Responsive Web Design Overview & Key Concepts
Designing responsive web pages
What is Responsive Web Design?
In Responsive Web Design, the layout of the page adapts depending on the screen size and orientation of the device where it's viewed. Elements are reorganized as viewports grow or shrink. Using flexible grids, the content automatically adjusts to multiple displays and devices. A design for desktop might use three columns for its layout, and then be reorganized to use two columns for tablets, and a single column for phones.
Indigo Studio lets you create responsive website prototypes using a Bootstrap-based responsive web design feature.
These concepts are the basis of Indigo responsive web design.
This container holds rows and cells inside the rows that allow you to organize and lay out your content.
Specific screen sizes for desktop and devices are represented using breakpoints.
Settings related to spacing and alignment inside the bootstrap container.
Settings that change according to the breakpoint where they are set.
Responsive web design is available only for the
Browser viewport. Once you select that viewport, Indigo displays the following dialog:
You can dismiss the responsive option by clicking on the
No, Thanks link in the dialog. If you select this option, you'll have a blank canvas and your design won't be responsive.
When selecting any of the options for responsive design, Indigo adds a Bootstrap container to the canvas. This container holds rows which have cells.
The Bootstrap container uses a 12-column structure for its layout. This applies to all elements inside the container, including rows, cells, and screen elements. You can check out the Bootstrap documentation for its grid system.
Depending on the responsive option you choose, the bootstrap container will have a layout with a certain number of rows and cells, but you can change this at any point.
In Indigo we use the name cell instead of column for the elements inside the Bootstrap container, because each row can have any given number of cells which might stack, depending on their column span and the number of cells in the row. By default, the height of cells is determined by their content. If you modify the height of a cell manually, this setting changes. To go back, you can use the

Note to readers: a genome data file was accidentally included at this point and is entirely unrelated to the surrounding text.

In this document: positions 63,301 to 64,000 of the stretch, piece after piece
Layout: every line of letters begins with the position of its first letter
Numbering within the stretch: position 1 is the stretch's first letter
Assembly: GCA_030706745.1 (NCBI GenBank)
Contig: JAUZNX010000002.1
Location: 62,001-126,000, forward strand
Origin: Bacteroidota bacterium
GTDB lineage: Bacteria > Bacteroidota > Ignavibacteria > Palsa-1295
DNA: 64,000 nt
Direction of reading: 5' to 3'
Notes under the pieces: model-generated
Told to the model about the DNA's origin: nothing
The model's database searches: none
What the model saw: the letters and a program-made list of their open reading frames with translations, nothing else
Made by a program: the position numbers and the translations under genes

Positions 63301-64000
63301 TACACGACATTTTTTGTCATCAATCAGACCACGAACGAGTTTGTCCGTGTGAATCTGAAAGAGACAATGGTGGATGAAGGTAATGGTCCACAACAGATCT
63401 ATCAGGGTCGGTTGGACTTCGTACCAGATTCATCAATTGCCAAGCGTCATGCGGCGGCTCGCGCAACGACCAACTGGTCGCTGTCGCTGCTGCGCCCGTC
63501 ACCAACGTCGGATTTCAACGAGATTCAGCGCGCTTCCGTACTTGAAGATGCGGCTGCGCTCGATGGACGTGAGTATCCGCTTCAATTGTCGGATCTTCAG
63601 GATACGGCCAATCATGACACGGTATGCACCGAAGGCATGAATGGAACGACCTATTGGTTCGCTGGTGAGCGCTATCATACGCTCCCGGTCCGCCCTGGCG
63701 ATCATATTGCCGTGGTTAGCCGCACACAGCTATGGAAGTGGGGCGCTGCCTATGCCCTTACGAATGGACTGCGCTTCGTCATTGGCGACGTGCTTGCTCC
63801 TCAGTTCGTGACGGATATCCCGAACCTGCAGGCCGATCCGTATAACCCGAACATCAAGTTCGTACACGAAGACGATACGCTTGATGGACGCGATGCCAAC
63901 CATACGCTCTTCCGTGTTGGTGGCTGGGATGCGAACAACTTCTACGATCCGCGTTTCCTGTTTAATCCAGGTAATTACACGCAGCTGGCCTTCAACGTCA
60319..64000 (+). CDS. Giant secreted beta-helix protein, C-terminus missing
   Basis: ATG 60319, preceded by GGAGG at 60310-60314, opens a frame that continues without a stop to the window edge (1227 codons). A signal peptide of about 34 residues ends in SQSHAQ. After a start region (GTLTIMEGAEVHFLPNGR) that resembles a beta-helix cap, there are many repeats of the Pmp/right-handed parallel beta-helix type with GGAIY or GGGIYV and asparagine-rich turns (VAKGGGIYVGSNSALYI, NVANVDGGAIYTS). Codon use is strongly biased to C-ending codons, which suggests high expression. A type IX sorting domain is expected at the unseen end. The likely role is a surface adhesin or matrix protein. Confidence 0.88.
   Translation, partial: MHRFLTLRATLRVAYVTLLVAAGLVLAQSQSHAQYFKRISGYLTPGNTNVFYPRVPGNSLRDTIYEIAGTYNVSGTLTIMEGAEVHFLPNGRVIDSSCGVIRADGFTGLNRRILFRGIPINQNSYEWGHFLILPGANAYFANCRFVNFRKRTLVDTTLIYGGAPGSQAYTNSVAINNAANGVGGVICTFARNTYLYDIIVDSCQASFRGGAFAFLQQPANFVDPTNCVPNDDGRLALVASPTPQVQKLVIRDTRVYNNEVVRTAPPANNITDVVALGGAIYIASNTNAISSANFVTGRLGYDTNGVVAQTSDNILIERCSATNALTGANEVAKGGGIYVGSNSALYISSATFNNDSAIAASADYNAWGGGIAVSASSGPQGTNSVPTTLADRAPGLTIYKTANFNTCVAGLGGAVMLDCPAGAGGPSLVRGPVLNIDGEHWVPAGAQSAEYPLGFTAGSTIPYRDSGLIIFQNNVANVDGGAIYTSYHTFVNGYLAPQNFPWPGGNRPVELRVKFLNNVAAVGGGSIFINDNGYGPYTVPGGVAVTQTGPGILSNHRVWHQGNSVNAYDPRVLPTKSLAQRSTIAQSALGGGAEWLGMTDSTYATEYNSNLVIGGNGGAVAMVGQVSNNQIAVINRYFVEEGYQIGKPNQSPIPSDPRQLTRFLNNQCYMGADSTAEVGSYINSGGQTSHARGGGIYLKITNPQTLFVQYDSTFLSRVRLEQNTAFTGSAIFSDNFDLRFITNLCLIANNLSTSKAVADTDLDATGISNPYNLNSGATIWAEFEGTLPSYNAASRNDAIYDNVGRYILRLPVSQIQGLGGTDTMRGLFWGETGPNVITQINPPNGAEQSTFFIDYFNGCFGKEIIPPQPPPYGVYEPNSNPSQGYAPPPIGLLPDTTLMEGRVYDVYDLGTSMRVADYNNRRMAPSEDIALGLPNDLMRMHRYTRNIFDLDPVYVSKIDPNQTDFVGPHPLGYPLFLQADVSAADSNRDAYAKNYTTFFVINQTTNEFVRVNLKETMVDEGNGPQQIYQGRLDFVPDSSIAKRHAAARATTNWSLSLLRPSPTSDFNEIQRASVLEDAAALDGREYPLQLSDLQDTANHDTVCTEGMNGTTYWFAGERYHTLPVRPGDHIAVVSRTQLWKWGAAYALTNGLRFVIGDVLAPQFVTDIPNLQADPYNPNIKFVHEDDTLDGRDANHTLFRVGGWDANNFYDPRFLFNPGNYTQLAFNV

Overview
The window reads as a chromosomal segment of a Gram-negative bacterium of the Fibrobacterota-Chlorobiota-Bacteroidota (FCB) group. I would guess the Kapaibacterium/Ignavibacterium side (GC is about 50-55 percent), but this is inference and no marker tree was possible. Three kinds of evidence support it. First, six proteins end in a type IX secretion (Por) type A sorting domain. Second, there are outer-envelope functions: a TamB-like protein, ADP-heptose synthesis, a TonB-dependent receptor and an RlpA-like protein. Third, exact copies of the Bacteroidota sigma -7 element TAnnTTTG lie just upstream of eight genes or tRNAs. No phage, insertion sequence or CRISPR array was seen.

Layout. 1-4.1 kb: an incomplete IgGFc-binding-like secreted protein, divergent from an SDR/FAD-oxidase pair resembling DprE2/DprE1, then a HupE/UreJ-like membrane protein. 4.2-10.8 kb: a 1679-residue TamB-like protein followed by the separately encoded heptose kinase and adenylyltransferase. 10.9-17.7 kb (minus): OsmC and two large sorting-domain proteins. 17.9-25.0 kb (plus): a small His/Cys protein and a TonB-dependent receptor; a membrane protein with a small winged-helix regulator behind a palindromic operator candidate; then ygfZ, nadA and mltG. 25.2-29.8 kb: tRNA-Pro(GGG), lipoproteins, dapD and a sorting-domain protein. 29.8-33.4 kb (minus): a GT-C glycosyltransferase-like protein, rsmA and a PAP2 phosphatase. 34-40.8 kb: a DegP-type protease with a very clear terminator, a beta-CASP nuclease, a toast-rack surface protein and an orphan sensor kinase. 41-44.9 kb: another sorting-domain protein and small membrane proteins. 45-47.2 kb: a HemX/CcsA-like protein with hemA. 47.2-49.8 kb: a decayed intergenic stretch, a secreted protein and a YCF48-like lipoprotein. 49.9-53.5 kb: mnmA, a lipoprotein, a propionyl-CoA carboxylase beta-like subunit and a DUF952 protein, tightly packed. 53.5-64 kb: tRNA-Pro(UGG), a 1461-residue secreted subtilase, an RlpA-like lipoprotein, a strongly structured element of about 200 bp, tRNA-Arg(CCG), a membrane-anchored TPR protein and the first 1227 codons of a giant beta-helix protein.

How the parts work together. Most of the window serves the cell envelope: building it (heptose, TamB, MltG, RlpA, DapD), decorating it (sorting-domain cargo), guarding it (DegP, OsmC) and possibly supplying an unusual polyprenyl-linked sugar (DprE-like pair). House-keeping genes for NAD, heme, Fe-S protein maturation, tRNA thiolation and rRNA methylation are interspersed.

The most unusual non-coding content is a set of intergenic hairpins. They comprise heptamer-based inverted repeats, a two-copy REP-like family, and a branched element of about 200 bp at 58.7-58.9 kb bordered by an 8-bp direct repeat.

Size to Content action from the
There are 4 available size ranges, called breakpoints. They represent the different screen sizes and devices for which you can design. By default, settings for the smaller breakpoints apply to the larger ones unless you change them specifically.
for Tablet - larger than 768 px
for Desktop – larger than 992 px
for very large Desktops – 1200 px and larger
To switch between breakpoints while designing, use the Responsive Breakpoint Picker .
These settings vary for the different elements in a responsive design and are available from the Layout section in the
Properties Panel for each element.
- Padding – space between the vertical borders of the container and its rows.
- Gutter – space between the content of cells that are side by side in a row.
- Padding – space between the row borders and its cells.
- Cells span – predefined distribution of cells within a row.
- Margin – space between the cell and its surroundings.
- Margin – space between the element and its surroundings.
- Mode – when set to Stretch, the elements stretch to fit the width of the cell. Dragging from the left/right to resize them adjusts their offset/column span. The other modes refer to alignment (Right, Left, Center) and when using these modes, dragging from the left/right to resize changes their width in pixels. Some elements, like the icon, can't be stretched inside a cell.
The responsive options can have different values for the different breakpoints. This way, you can change the look of the screen for different sizes and devices.
Responsive options include:
- Column span – width of the element measured in columns.
- Column offset – it allows you to move elements to the right, using columns as units.
- Visibility – you can use it to show/hide elements in different breakpoints.
If you are designing a breakpoint with responsive values that come from a previous breakpoint, you can see this information in the
Because the settings for the smaller breakpoints apply to the larger ones, if you have an image in a cell and you change its visibility to Hidden for the Tablet breakpoint, it will be hidden for the Desktop and Large Desktop breakpoints as well. So, if you want to change this value for the Desktop breakpoint, you must do it specifically.
When you hide an element using the responsive option, that element is no longer displayed in the designer. To see it, you can use the
Highlight Hidden Rows/Cells/Elements option, which also shows an indicator of the breakpoints where the element is hidden. The following image shows a highlighted hidden cell.